Brexit begins: We must ensure trade justice

31 March 2017 - 12:30pm

With the UK government triggering Article 50 of the Treaty on European Union, we have now entered a two-year phase of negotiations which, among a host of other issues, will address our future trade relationship with the EU.

It is currently thought to be likely that negotiations on a UK-EU trade deal, whether interim or otherwise, will not take place until key issues including EU migrants’ rights, the Brexit ‘divorce bill’ and the Irish border have been addressed. This may mean that no trade negotiations will take place until 2018.

War on Want has already outlined that a UK outside the EU will be in control of its trade policy for the first time in 40 years: we must ensure that we build a positive trade and investment agenda for the UK and the world .

War on Want has a long history of campaigning for trade justice. Most recently, we have been at the forefront of EU and UK campaigning against the controversial EU-USA and EU-Canada ‘new generation’ trade deals, TTIP and CETA.

Informed by our experience of working on these deals alongside our long history of working alongside our partners in the global South , we believe that to create trade justice we must adhere to key principles which apply to any trade deals we negotiate.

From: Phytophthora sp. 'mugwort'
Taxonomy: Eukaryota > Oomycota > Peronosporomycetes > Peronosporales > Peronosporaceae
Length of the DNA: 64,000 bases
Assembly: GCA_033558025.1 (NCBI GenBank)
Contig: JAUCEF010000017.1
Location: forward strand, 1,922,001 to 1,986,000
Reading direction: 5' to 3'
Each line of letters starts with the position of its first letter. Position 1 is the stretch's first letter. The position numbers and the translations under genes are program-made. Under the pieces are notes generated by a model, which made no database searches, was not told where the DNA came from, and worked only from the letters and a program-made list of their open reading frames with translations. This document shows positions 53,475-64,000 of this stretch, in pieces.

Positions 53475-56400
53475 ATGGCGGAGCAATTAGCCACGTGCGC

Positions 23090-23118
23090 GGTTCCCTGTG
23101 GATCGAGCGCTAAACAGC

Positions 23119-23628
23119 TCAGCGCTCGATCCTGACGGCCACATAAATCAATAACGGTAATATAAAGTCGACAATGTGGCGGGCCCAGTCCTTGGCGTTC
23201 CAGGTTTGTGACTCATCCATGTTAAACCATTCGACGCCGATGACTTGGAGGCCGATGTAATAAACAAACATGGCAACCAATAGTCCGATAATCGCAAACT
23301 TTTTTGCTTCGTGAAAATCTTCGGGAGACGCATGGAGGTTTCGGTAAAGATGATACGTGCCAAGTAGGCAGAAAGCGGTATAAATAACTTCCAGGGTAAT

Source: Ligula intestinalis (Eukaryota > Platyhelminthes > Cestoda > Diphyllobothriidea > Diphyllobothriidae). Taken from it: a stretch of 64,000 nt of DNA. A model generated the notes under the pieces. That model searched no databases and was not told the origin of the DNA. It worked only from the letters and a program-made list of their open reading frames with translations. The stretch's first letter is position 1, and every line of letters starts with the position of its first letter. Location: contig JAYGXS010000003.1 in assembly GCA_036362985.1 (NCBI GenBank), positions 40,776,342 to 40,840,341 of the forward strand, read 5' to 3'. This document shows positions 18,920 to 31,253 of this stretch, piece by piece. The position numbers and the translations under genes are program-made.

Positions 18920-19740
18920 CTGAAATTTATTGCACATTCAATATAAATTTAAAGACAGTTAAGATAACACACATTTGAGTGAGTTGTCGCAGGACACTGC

While some of these principles will apply directly to some deals more than others, we believe them to all be fundamental to ensuring trade justice.

Key principles for trade justice

·         The global South: In line with international commitments, Southern countries must be free to choose policies to grow sustainably and inclusively: they must not be forced into commodity dependence, prevented from industrialising or holding sovereignty over their own natural resources. Trade policies must also align to international climate change commitments.

·         Social, health, environmental protections: Rules to protect and safeguard society and the environment – in particular around food safety, banking regulations and climate change - must be upheld in trade negotiations and not seen as mere ‘non-tariff barriers’ to trade.

·         Protect the NHS and public services: The privatisation of public services, including the NHS, must not be mandated by any trade deals: trade deals must not restrict the ability of governments to run public services wholly in the public interest, nor should they inhibit governments from renationalising public services. 

·         No ‘corporate courts’: Equality before the law must be upheld, with governments guaranteed their right to regulate. Privileged legal systems for foreign investors – e.g., ISDS, the ‘reformed’ Investor Court System (ICS) found in CETA, or the proposed Multilateral Investment Court (MIC) – must not be included in any trade deal. 

·         Workers’ rights / human rights: Trade deals must not inhibit the ability of states to realise international human rights and labour rights obligations.

·         Democracy and transparency: Parliamentary processes must be in place to ensure the highest standards of democracy and transparency in trade negotiations and ratification.

Trade and Brexit briefings

Below are briefings we have helped to compile alongside our allies in the UK Trade Justice Movement:


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